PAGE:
fold, a hundred-fold, according to each
one's ability ami opportunity.
There is in every one the power to do
trood work of some sort, work that will
count for the benefit of humanity, j
Every man is born to do some particular
thing in which he can excel if he will.
Let him find what that ihing is early in
life, give himstli, to it heart and soul,
with all the enthusiasm of which he is
capable, and no power on earth, no one
save himself c8:i put limitations upon
his achievement. Out rajhe place to
which nature has assigned him no man
can be enthusiastic: in that place there
should be no bounds lo his enthusiasm.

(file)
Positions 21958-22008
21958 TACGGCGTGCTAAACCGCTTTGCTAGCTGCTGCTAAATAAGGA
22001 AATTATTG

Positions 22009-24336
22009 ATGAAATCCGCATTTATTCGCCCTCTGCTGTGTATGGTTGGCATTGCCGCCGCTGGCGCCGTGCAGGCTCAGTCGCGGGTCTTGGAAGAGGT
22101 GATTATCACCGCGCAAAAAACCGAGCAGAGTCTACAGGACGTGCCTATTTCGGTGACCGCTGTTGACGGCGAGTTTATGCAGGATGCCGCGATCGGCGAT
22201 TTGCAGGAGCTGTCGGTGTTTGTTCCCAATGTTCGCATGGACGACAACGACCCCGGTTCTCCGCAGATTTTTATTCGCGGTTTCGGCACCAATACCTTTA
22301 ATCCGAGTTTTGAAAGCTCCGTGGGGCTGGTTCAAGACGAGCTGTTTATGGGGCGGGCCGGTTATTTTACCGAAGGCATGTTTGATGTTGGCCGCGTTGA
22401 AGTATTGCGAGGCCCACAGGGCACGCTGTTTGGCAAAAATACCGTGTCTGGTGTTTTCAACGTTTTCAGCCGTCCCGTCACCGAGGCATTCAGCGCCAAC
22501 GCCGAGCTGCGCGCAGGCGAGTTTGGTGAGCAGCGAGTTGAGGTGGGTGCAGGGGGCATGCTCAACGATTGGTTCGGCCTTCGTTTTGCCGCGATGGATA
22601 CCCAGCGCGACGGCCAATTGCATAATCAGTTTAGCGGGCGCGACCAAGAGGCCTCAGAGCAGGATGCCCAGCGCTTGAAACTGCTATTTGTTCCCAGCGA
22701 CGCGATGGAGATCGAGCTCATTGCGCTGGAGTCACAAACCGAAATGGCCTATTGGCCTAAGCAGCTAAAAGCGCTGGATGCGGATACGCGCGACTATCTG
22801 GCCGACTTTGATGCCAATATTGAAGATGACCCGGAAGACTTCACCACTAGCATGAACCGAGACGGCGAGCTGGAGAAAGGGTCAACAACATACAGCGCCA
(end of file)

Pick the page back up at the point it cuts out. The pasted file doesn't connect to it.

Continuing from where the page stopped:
Kuckstuhl's Rise to Fame.
"A man in earnest finds means.'' says
Channing. "or if he cannot find, creates
! them." When F. Wellington Ruckstuhl
discovered that art claimed him for her i
own, he literally created the means to
study and develop his talent. His de
termination to become a sculntor was
strenuously opposed by his friends. He
was working in a store in St Louis at
the time, and when he told his employer
of his decision, the latter could scarce
ly believe that he meant what he said
"Why young man.' he exclaimed, "are
you going to throw up the chance of a
lifetime? I will give you 5.V0 a ear
and promote you tn be manager if you
will remain with me." But Mr. Ruck
stuhl had found his life work: his en
thusiasm was kindled, and twice $5,000
would not tempt blm to forsake his idea
poswssed only 1250. but his poverty
rid not daunt h:ra H- went abroad
raveld through Europe for five
months, visited Iff French salon, and I
returned to America penniless, but with
a deeper insight Into art and a great